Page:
11 April, 2009

Listening Log 10/04/09: Pianists and Fiddlers

Listening Log 10/04/09: Pianists and Fiddlers

In many ways the most interesting listening I had recently was to Jonathan Biss' Schumann CD, his second release after one for EMI's excellent Debut series (a series of surprisingly good curatorial choice, given the climate of classical music). Interesting because I am in general neither a fan of new artists nor Schumann's piano oeuvres. This recital captured me from the first notes. The Fantasy in C (my favorite Schumann piano work) cannot be more different from the grand Pollini, but in many ways it gets to the music even more. The Kreisleriana is even more free-wheeling but unusually stays interesting for me. The concluding Arabesque is but icing on the cake. I don't listen to a lot of Schumann piano, so I seriously got into thinking why I liked this album so much. I think I know why. Schumann's piano music is structurally difficult to grasp, and his mood swings are treated by pianists in hughly different ways, mostly unsuccessfully. Too gentle and self-effacing (Arrau comes to mind), the music becomes boring; too wild, the music becomes incoherent. Biss grades his dynamics very carefully. When he attacks he does so swiftly but with a rounded tone far removed from Lisztian ways. Yet he is certainly impestuous and there are many passages in these familiar works where eyebrows shall be raised. I was entranced and rarely felt any of his gestures to be empty ones. I haven't heard more fulfilling Schumann in a long time. He wrote his own perceptive note, which basically tells us to feel Schumann. It's easier said than done, but he has succeeded, I suspect not only with me!

I have been immersing myself in Alban Berg Quartet's TELDEC box. What immaculate playing! This is mandatory purchase for string quartet afficionados. For more discussion, see the entry in my Library A Blog.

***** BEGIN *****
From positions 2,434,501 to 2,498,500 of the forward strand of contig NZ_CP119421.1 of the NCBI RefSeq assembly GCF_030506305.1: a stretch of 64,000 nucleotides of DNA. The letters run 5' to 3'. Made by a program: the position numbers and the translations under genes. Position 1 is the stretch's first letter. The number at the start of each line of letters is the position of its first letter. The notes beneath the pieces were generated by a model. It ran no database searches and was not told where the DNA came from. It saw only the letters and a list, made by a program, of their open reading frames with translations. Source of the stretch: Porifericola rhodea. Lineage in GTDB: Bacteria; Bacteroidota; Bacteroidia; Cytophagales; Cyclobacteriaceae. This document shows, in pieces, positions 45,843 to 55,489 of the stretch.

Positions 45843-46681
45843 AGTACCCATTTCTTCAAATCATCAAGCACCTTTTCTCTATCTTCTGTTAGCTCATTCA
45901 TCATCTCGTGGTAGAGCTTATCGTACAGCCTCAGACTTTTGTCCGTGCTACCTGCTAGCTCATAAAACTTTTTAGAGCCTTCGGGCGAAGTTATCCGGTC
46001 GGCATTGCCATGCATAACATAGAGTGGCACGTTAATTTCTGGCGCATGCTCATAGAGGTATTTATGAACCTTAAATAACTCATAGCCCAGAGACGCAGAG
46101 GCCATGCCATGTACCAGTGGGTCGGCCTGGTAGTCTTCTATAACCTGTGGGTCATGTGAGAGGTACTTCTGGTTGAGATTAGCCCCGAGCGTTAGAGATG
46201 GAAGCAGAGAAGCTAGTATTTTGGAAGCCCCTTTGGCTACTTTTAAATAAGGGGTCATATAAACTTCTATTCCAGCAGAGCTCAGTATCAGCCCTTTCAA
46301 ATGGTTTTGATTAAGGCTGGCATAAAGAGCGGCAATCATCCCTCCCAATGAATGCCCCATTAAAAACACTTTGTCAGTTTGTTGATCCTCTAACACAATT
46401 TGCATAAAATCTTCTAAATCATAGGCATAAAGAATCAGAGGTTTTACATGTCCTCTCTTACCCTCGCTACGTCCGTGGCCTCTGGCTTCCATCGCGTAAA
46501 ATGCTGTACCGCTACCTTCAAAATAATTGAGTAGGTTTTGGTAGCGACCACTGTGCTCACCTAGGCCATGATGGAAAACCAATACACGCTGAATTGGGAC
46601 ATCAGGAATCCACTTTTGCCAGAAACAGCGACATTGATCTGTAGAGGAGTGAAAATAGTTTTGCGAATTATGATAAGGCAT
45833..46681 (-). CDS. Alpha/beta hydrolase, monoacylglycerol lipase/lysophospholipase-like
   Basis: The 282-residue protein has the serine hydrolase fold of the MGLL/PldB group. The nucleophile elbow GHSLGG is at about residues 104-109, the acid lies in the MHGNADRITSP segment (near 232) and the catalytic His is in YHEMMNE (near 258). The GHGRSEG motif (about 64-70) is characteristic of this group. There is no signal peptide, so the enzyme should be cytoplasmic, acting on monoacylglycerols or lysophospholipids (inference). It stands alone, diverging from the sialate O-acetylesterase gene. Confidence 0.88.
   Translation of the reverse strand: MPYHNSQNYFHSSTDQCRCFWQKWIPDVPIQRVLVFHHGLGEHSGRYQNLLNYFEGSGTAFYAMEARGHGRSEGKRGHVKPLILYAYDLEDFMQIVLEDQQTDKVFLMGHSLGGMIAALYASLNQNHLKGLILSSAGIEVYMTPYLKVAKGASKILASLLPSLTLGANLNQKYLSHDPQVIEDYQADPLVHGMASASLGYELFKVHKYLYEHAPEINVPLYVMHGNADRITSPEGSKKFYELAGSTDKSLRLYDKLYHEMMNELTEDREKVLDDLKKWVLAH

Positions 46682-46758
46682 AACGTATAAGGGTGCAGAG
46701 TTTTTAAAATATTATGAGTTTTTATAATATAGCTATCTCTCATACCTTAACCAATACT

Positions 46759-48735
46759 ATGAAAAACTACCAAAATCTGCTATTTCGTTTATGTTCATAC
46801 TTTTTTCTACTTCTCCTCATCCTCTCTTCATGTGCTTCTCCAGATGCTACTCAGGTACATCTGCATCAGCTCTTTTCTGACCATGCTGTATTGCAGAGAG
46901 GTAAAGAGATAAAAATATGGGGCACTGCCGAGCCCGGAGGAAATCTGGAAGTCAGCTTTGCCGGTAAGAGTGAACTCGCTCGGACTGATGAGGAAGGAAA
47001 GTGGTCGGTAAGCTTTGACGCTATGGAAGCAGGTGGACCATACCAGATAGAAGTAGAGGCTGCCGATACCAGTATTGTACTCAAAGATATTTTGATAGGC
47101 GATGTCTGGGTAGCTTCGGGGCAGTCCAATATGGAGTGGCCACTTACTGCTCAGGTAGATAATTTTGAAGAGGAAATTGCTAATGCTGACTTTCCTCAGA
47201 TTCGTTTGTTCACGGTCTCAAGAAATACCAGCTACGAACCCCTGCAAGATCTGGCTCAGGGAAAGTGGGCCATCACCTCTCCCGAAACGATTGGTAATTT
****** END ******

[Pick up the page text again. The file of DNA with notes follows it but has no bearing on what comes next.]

I picked up an Angel LP of Dinu Lipatti's Mozart Piano Concerto No. 21. Despite having likely listened to more than 30 versions and over 100 times, This is my favorite version now. For more info on this performance, see the entry in my Library A Blog.

The Juilliard Quartet is an unjustly neglected quartet. Formed in the mono era it lived on long, but with innumerable personnel changes. I picked up a pristine EPIC (Columbia) set of Mozart Haydn Quartets, recorded by an early foursome (as in pic): Robert Mann (first violinist for the longest time, and excellent leader in the earlier days); Isidore Cohen (second-violinist, who went on to become more well known as violinist for the Beaux Arts Trio); Raphael Hillyer, viola; and Claus Adam, cello. The playing is clean, beautifully blended and fluent, superior to most of the "famous" quartet's before the public now. As I am in NYC, the Juilliard is probably the quartet I have heard the most LIVE, and they have never failed to deliver the meaning of the music. one of my favorite groups, musically deeper than the Cleveland, Guarneiri, Emerson etc. Indeed musically the deepest of American quartets, with the exceptions of the Budapest and the Hollywood.

Very good:
Solti's Chicago Mahler 6th (DECCA LP) is blistering and unrelenting. I was happily exhausted afterwards.

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